The sanctity of public pensions is looking ever more in doubt. Last year was particularly harsh: Detroit was permitted to impair pensions in its bankruptcy proceedings, while a judge in California said the city of Stockton had every right to do the same, though it didn’t. Now, as an excellent overview in the NYT‘s Dealbook suggests, 2015 looks to be much more of the same. New Jersey Governor Chris Christie is proposing a pension freeze, a move very uncommon for a state but typical for a business. It’s even possible that New Jersey’s teachers’ union, a longtime enemy of the governor, might be seeing things more his way:
For months, a pension commission formed by Governor Christie has been working quietly with the New Jersey Education Association, normally one of the state’s most litigious pension adversaries. By talking to each other instead of battling in court again, the two groups managed to find enough common ground to issue what they called a “road map” toward solving New Jersey’s daunting pension problems.Many details remain in flux, and the union took pains on Tuesday to say it was not endorsing Mr. Christie’s full proposal and might never do so. But the road map identifies certain issues that are so important to New Jersey’s teachers that the union is willing to consider a pension freeze if that is what it takes to fully protect its members from the state’s looming pension collapse.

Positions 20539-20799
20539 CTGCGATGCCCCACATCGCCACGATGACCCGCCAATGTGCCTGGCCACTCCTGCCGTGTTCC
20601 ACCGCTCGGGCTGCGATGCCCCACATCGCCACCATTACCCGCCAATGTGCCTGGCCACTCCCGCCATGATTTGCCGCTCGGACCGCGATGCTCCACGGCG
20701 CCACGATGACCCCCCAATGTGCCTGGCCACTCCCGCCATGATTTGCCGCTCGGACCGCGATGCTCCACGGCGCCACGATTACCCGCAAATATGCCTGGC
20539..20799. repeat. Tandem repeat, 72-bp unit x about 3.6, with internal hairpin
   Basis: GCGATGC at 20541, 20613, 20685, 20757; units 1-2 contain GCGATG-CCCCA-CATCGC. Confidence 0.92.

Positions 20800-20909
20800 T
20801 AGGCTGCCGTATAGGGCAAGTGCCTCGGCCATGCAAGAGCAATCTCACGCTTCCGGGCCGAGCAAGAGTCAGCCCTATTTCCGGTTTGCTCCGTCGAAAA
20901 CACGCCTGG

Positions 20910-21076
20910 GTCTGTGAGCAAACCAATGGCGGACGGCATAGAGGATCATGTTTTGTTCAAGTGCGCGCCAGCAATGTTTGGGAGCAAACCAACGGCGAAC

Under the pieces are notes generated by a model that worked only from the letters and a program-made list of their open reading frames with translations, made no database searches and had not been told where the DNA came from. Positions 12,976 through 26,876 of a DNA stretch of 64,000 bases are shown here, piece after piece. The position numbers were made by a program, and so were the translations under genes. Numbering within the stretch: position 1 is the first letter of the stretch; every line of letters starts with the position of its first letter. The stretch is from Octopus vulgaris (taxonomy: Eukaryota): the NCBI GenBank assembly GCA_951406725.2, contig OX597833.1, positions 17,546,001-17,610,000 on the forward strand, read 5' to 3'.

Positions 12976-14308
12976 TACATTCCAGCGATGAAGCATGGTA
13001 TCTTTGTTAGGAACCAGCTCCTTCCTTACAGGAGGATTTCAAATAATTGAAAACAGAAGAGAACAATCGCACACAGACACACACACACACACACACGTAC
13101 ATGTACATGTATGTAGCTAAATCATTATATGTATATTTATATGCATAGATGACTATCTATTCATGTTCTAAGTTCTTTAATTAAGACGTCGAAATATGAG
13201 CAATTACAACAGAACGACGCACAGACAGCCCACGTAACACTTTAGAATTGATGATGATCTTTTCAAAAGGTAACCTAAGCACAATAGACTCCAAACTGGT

To say that this would represent a change in public unions’ attitudes would be an understatement, though it’s not yet clear to what extent the union is on board. Still, soon public unions may find themselves facing hard bargains all around the country, with taxpayers less sympathetic and reformers more empowered. As the NYT puts it:
In some places, it is increasingly clear that reducing benefits only for future hires does not save enough money to preserve overstretched pension plans, especially in places where retirees outnumber current workers.
You can say that again. Today Illinois and New Jersey are in the midst of big pension fights, but other states, like Kansas and Kentucky, are eyeing the same risky strategy that their predecessors tried to use to escape this problem: issuing bonds as quick fixes for their ill-funded pensions. It’s a gamble, but not one a cash-strapped government can easily resist.Detroit was just the beginning.